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For many corporations, the concept of diversity is more about meeting quotas than tolerance and acceptance of our differences — something I learned the hard way while working for a "nationwide homebuilder."
Right off the bat, I noticed that I was only one a few chocolate chips in the cookie, if you get my drift. But I knew that being Black wasn't going to be my biggest challenge at the office — being Black and Muslim was.
I don't hide my religion, for what it's worth. Wearing the last name "Muhammad" would suggest to most that I'm Muslim. I don't eat pork or drink alcohol, and my diet is largely plant-based. I usually wear something to at least partially cover my hair if it isn't pulled back away from my face. My attire is very modest; I cover almost every part of my body year-round. I wear jewelry that features etchings of Islamic symbolism and messages in Arabic.
And the fact that I'm Muslim was obvious to my coworkers and boss: Not only did I pass on meat during every meeting, office potluck, and holiday celebration, but I also fasted during Ramadan. I worked Christian holidays when others were taking off in hopes of getting less static when I needed to observe my own. On top of all that, I literally told people at every level, from managers down to the hourlies, that I'm Muslim.
When December rolled around, I notified my boss in advance that I wouldn't be attending the Christmas party because I had to do something with my daughter. I also let her know that I had plans to take off during the holidays — something I was (finally) able to do because they had just hired a partner for me who could cover. During our conversation, my boss and I talked about me being a Muslim and how nice it would be for me to spend time with my extended family. She didn't express any disapproval of me missing the party at the time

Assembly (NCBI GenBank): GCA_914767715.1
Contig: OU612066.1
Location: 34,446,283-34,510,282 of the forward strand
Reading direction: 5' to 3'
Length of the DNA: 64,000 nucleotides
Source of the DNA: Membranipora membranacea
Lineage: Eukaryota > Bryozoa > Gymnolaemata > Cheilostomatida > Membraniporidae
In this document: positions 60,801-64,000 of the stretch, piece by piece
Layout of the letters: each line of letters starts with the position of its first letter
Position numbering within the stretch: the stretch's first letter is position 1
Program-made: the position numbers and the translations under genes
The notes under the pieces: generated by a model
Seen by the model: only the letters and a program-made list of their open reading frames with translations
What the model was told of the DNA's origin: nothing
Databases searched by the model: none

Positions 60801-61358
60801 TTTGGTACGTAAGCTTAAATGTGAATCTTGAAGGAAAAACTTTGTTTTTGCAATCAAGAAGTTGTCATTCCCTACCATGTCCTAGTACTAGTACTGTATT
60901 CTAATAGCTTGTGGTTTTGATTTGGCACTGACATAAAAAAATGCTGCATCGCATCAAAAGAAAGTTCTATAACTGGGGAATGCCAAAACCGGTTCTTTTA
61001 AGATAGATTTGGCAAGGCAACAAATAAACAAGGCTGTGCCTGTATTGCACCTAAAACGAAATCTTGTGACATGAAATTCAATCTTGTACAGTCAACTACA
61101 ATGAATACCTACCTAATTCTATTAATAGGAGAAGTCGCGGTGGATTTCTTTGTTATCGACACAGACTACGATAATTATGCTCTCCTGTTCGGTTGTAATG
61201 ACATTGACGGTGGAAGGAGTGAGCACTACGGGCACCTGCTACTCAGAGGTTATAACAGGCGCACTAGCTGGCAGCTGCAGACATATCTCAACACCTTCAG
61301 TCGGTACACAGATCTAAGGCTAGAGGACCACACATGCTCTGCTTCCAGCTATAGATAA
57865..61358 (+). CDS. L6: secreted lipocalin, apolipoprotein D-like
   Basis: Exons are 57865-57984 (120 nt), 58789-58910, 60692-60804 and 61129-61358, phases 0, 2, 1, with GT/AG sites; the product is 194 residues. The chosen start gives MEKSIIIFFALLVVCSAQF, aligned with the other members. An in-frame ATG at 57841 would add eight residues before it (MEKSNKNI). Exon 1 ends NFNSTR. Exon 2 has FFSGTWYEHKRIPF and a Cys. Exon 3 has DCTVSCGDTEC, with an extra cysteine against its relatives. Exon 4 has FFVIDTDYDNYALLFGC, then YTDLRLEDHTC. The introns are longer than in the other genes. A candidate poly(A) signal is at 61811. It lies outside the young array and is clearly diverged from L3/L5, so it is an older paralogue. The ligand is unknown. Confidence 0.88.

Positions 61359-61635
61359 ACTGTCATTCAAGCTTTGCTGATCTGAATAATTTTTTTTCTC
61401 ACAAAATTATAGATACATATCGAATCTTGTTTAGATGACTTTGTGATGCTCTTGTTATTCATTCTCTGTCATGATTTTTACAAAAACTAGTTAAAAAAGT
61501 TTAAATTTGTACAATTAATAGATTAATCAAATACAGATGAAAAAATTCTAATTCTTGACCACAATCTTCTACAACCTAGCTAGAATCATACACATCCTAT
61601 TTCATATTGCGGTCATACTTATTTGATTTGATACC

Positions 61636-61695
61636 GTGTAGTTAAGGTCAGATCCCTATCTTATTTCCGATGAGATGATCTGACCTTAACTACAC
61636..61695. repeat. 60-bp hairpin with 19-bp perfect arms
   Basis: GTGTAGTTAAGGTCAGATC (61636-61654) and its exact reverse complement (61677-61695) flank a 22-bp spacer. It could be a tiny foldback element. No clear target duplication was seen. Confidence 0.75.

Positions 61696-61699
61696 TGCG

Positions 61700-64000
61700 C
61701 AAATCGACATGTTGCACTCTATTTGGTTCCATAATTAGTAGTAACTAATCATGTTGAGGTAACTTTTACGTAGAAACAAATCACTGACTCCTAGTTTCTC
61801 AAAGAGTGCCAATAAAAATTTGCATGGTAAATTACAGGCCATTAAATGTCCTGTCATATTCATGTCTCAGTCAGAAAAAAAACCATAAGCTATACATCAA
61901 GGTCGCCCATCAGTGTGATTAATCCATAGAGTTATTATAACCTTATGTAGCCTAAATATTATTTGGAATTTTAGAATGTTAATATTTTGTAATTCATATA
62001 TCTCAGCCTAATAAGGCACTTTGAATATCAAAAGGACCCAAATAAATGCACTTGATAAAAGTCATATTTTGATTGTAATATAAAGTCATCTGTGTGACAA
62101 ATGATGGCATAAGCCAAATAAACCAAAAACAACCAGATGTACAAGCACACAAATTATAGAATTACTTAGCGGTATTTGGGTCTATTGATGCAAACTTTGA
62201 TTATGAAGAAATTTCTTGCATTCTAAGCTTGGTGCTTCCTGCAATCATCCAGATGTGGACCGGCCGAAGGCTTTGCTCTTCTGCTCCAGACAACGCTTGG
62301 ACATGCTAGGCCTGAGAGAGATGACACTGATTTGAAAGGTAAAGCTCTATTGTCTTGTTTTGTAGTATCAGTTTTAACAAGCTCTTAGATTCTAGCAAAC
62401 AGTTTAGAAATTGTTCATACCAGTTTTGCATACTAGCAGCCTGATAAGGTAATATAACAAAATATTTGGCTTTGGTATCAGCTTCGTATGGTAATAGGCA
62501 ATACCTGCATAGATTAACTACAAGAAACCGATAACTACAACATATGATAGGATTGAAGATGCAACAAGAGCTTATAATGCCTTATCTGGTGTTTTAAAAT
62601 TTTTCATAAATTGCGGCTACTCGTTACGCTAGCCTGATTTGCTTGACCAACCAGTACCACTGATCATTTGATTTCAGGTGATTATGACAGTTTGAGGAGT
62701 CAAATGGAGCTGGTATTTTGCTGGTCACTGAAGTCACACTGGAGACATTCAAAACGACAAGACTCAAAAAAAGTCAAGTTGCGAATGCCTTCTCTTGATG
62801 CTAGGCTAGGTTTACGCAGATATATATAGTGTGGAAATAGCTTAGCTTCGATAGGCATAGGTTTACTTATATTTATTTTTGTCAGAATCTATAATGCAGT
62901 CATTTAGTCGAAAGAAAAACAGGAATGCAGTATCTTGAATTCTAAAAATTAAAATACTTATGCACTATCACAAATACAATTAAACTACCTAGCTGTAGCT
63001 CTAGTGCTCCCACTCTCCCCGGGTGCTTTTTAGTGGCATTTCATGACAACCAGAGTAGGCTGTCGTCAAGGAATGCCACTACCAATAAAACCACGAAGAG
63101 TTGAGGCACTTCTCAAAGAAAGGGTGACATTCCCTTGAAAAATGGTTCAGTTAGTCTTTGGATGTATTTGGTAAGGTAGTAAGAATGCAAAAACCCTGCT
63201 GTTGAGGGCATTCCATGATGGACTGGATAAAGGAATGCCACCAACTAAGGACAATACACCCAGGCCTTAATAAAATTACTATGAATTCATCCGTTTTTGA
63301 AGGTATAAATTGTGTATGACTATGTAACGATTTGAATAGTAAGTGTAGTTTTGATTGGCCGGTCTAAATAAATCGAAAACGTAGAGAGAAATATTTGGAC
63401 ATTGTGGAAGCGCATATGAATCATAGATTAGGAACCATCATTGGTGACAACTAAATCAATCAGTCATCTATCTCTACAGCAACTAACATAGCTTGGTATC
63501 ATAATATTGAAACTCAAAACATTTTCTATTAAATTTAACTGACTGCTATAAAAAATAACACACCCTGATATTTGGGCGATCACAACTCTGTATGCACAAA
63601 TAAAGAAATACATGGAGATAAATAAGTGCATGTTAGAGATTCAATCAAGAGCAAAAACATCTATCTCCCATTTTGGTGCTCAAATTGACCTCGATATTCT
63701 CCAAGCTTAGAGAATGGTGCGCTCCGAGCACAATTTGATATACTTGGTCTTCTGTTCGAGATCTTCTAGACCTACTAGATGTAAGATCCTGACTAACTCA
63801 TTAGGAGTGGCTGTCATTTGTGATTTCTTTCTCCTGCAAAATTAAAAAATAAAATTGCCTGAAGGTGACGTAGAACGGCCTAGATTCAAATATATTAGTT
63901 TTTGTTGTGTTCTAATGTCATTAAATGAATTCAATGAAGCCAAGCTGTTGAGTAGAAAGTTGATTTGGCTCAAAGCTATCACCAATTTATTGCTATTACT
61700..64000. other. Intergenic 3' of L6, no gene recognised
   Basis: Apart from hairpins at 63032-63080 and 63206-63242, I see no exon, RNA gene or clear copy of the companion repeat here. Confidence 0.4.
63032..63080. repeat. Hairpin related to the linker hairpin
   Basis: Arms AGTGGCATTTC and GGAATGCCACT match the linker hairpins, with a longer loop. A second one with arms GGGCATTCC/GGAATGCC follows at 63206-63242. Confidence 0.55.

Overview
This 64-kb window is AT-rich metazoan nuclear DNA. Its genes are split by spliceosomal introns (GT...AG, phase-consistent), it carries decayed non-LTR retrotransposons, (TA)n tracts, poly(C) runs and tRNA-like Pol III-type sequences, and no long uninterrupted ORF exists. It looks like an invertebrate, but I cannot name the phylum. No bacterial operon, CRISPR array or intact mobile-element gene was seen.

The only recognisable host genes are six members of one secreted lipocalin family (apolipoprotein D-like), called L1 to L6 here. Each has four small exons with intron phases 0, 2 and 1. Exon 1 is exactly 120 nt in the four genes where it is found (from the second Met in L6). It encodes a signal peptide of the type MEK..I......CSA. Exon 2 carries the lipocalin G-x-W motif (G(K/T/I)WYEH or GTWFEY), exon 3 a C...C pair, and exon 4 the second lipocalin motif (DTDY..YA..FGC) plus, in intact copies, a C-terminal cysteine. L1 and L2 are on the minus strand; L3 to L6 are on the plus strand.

They took my livelihood because I would no longer give up my life to better fit into theirs.
The very next month, I got a big, unwelcome surprise during my performance evaluation: My current AND former bosses decided that I needed to take on the work of two more people for the same pay. When I pushed back, they accused me of not being a team player, citing my absence from the Christmas party as an example of how I didn't get along well with my coworkers. It all felt like a setup to get me to take on the additional work, my bosses seemingly figuring I would willingly do two other people's jobs — both of which I didn't have time to train for, mind you — just to prove that I was a cooperative member of the team.
I reached out to the corporate human resources department after my performance evaluation and they agreed that what was being forced upon me was unreasonable. But within weeks of the HR representative informing me that I had a right to work in an environment that was fair and balanced, my boss terminated me because I "just didn't fit in" anymore. They even tried to deny my unemployment, seemingly out of spite.
While the company initially seemed to be tolerant of my diversity, I eventually found out that my needs and those of my family's didn't matter to them. They took my livelihood because I would no longer give up my life to better fit into theirs. Go figure.